12% VAT on power enough to kill industry
PASSED-ON BURDEN: Value-Added Tax is a pass-on consumption tax that grows as taxable goods and services move on in the distribution chain — finally ending on the lap of the end-users.
The same cumulative increase in the VAT component of prices of most goods will be felt if the tax is slapped on power companies as envisioned in the expanded VAT bill about to be passed by Congress.
Like the electricity they generate, the proposed VAT on Independent Power Producers (IPPs) and other power generators will be transmitted to the distributors — notably the Manila Electric Co. (Meralco) — and inevitably passed on to the consumers.
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HIGH COSTS KILL: While it is true that government can increase its net VAT intake to about P15 billion a year by imposing VAT on the power sector, it will do so at the expense of industrial and residential electricity users and of the economy in general.
Power is an expensive variable input of industry. Assuming other elements remain the same, increased power cost will translate to a marked rise in production cost and in the price of most manufactured goods.
Producers selling at comparatively higher prices cannot compete with their rivals in neighboring countries enjoying cheaper electricity. Swamped with cheaper imports, they will have to close, lay off workers and kiss their investments goodbye.
New or additional taxes sometimes seem to pump life into a faltering economy, but extortionist and ill-conceived impositions could just hasten its collapse.
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SEIPI OBJECTS: No wonder local semiconductors and electronics makers who see a 12-percent VAT in the horizon are warning of possible contract cancellations, lower export receipts and job losses.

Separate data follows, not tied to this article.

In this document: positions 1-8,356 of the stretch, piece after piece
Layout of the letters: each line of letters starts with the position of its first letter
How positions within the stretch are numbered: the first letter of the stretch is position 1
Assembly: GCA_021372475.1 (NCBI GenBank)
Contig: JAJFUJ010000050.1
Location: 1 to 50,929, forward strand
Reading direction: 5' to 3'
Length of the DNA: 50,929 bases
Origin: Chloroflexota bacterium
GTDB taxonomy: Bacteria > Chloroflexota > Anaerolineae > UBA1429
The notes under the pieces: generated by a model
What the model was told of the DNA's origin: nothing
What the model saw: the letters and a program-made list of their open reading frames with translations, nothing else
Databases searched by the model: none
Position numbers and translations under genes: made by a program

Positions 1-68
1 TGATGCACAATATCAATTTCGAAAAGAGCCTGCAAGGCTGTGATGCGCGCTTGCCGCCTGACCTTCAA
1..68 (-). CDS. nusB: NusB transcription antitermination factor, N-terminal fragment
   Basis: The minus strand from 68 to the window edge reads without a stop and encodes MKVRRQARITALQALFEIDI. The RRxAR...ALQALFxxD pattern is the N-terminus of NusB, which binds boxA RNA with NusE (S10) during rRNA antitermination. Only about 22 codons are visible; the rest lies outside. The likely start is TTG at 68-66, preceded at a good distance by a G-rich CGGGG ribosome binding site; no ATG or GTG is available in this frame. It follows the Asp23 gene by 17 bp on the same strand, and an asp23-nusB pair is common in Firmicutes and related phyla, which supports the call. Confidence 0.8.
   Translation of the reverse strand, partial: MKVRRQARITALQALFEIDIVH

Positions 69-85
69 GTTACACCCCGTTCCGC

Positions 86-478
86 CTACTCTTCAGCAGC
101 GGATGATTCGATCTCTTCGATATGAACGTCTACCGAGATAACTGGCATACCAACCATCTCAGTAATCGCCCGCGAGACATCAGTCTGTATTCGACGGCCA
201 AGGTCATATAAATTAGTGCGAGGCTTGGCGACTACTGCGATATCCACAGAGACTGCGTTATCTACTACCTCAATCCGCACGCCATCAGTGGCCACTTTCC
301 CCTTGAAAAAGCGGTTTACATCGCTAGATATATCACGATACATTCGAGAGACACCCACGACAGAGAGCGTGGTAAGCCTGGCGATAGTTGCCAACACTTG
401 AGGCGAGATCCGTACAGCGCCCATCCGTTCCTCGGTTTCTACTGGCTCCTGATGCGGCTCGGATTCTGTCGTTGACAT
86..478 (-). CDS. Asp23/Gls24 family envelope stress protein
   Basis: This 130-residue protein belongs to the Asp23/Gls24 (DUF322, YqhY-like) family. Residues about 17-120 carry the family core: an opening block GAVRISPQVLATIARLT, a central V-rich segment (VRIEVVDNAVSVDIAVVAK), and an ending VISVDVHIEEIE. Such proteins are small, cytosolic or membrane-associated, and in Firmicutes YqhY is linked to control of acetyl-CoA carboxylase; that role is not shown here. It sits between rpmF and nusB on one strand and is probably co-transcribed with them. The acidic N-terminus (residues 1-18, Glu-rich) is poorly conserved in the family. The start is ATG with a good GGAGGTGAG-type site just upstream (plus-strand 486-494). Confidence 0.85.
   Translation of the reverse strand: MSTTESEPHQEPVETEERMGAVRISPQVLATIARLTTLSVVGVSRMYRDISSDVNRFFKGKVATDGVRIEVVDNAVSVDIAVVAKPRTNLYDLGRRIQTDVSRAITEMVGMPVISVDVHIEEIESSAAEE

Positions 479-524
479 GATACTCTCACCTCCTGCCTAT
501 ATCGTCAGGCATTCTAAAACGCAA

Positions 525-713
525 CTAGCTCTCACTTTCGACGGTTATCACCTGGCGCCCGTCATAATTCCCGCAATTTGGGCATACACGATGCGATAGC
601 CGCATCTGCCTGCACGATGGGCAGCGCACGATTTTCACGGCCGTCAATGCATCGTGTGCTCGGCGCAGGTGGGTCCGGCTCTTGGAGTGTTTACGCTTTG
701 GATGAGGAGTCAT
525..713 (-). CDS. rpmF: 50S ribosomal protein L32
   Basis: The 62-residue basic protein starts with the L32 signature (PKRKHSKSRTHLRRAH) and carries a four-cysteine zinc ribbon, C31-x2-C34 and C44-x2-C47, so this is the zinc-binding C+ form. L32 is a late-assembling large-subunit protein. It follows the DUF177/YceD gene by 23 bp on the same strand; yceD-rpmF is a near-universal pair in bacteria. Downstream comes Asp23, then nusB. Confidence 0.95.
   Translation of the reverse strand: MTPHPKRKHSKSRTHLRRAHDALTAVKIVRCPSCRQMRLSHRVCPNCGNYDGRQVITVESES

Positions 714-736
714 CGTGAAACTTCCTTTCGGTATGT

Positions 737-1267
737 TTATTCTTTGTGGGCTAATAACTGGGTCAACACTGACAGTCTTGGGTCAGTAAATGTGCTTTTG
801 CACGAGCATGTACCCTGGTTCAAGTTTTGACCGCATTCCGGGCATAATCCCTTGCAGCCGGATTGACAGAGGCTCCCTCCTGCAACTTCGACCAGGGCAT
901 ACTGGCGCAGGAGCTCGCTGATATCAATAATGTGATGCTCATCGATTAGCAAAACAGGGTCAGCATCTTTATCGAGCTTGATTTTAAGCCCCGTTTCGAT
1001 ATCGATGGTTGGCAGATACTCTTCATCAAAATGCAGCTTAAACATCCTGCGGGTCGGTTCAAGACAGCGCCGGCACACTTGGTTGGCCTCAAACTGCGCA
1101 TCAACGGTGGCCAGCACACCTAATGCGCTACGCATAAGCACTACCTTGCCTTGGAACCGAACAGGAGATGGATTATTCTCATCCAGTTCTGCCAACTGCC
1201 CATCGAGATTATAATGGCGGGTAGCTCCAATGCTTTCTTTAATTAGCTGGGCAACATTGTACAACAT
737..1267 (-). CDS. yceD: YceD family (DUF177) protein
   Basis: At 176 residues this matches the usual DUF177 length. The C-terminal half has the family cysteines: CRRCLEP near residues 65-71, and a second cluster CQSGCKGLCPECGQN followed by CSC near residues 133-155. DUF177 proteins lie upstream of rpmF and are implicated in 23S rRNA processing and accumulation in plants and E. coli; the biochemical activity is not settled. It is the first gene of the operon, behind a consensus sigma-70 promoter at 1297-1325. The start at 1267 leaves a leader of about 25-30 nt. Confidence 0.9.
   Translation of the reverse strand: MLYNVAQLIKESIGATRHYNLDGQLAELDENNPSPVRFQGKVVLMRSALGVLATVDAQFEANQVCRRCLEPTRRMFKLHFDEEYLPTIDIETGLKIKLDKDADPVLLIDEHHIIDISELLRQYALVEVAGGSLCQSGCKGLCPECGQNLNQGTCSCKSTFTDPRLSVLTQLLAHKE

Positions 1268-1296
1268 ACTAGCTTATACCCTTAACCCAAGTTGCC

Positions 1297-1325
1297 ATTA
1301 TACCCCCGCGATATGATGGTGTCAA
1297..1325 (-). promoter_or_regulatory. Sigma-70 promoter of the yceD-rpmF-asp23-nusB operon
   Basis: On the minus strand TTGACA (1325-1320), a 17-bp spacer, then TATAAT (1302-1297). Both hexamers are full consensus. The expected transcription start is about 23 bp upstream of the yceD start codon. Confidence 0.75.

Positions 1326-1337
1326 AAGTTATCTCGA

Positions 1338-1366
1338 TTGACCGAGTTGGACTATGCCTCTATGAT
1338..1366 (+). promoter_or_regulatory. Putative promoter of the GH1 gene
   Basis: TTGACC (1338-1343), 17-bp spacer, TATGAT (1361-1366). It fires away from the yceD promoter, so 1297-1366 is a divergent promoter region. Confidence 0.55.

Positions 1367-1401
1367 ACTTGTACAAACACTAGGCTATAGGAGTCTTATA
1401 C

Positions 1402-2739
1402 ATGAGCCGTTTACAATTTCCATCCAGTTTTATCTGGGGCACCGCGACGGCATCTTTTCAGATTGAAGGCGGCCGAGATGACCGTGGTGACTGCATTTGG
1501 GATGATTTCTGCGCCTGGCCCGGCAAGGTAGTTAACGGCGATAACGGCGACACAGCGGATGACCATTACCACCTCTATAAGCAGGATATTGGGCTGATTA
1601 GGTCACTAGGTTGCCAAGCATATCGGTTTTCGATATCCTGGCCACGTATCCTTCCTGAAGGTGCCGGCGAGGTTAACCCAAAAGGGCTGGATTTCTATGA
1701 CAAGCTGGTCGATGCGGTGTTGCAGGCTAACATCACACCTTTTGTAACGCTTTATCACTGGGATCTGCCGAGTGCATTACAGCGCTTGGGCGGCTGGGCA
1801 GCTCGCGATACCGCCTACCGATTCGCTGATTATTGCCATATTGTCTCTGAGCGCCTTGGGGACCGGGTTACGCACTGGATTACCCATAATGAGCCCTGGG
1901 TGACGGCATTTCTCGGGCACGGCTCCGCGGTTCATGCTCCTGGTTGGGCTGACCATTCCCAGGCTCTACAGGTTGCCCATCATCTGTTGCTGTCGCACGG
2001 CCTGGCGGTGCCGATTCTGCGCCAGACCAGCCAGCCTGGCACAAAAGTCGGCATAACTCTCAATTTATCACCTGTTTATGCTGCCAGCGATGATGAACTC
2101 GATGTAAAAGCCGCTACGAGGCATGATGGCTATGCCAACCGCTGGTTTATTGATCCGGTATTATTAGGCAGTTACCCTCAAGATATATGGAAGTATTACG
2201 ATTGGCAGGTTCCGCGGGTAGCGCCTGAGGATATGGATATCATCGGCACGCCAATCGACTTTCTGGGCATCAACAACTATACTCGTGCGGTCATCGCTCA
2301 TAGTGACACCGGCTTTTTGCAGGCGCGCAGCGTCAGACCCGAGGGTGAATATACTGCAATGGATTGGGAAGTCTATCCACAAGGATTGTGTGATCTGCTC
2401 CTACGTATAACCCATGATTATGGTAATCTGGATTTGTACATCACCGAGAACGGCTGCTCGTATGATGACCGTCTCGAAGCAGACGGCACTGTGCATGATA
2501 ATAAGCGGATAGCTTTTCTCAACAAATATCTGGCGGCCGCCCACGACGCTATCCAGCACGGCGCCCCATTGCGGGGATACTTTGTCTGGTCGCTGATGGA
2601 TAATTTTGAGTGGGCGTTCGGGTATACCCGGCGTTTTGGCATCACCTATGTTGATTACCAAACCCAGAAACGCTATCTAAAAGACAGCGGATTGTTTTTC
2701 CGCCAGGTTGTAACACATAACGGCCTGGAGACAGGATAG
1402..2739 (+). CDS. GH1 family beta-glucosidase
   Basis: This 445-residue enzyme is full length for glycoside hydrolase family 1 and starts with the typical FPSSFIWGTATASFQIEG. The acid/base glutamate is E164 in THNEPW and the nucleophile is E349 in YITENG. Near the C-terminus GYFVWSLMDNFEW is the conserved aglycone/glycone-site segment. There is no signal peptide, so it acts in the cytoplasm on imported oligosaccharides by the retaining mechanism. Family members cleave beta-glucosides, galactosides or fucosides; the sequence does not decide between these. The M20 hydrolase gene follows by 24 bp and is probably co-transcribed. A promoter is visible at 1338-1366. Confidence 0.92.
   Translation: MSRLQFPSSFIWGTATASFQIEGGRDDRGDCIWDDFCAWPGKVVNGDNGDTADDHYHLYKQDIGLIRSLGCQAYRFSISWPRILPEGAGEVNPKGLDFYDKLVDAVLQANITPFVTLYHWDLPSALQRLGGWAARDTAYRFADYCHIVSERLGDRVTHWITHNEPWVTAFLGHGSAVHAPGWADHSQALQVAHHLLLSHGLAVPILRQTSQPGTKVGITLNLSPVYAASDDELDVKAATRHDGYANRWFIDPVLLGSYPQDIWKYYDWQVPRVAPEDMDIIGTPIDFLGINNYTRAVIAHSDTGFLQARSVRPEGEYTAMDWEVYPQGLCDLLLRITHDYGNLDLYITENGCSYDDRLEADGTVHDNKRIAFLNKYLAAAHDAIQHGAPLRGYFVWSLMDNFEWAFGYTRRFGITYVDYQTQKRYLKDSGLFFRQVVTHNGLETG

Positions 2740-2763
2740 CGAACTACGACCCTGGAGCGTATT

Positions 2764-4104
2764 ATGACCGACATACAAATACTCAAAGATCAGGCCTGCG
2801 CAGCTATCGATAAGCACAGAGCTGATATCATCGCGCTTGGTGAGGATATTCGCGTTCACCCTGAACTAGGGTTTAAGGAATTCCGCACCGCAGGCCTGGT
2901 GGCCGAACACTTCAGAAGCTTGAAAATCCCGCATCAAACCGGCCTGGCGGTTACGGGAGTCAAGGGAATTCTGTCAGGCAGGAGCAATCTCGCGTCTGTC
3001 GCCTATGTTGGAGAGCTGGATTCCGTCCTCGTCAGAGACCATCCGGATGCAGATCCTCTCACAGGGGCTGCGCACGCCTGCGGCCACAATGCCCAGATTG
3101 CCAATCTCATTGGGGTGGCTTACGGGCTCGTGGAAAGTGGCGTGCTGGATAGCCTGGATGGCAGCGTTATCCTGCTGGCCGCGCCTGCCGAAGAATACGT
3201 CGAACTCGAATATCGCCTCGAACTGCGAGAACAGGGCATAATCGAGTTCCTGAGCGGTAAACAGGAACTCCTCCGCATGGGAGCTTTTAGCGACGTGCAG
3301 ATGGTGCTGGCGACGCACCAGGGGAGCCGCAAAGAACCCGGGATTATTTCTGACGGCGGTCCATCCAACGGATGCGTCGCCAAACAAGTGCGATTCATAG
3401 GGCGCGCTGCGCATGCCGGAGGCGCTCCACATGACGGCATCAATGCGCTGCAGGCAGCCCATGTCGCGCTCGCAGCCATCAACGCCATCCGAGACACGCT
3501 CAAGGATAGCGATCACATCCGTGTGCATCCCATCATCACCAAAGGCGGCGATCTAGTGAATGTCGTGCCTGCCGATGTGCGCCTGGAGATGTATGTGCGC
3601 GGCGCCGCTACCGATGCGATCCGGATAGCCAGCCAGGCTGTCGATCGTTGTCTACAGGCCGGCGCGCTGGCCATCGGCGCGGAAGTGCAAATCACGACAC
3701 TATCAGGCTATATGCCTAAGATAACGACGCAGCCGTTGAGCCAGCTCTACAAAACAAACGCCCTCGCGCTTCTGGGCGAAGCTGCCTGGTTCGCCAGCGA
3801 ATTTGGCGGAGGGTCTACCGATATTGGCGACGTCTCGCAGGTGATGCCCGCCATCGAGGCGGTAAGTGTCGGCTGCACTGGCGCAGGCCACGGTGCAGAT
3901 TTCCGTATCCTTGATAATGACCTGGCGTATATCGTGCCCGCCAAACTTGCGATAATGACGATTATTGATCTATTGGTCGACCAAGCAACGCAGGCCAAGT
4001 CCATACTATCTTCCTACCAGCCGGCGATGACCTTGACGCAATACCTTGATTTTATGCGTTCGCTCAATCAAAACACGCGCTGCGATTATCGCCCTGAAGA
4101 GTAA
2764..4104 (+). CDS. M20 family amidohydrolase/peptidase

Semiconductors and Electronics Industries of the Philippines Inc. (Seipi) said that while it supports the government’s moves to raise the VAT rate from 10 to 12 percent, imposing that rate on sensitive sectors such as IPPs could lead to bigger problems.
Based on Seipi’s computations, a 12-percent VAT would raise the cost of energy, especially for large industrial users, by 22 percent. It pointed out that this would bloat manufacturing costs, making electronics and semiconductor firms less competitive.
With the cost of manufacturing in the country on the rise, it would be more difficult for the government to keep foreign investors and attract new ones.
Even without the impending increase in power costs, many local firms are already losing contracts with foreign buyers, who have started to source their requirements from China and other Southeast Asian countries.
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FCP & FPI OBJECT: The electronics industry is crucial to the local economy as semiconductor exports bring in some 60 percent of the country’s dollar receipts from its merchandise trade.
In 2004, exports of electronics and semiconductor products fetched $26.64 billion, making possible the expansion of exports by 9.3 percent and contributing to the impressive 6.1-percent growth in the gross domestic product.
Companies facing potential export losses would have to lay off personnel. The industry employs 366,000 engineers, technicians and operators. Imagine what would happen to these workers if power costs cripple their employers’ competitiveness.
Seipi’s concern was echoed in the refusal of the influential Foreign Chamber of the Philippines and the Federation of Philippine Industries to support the proposed 12-percent expanded VAT.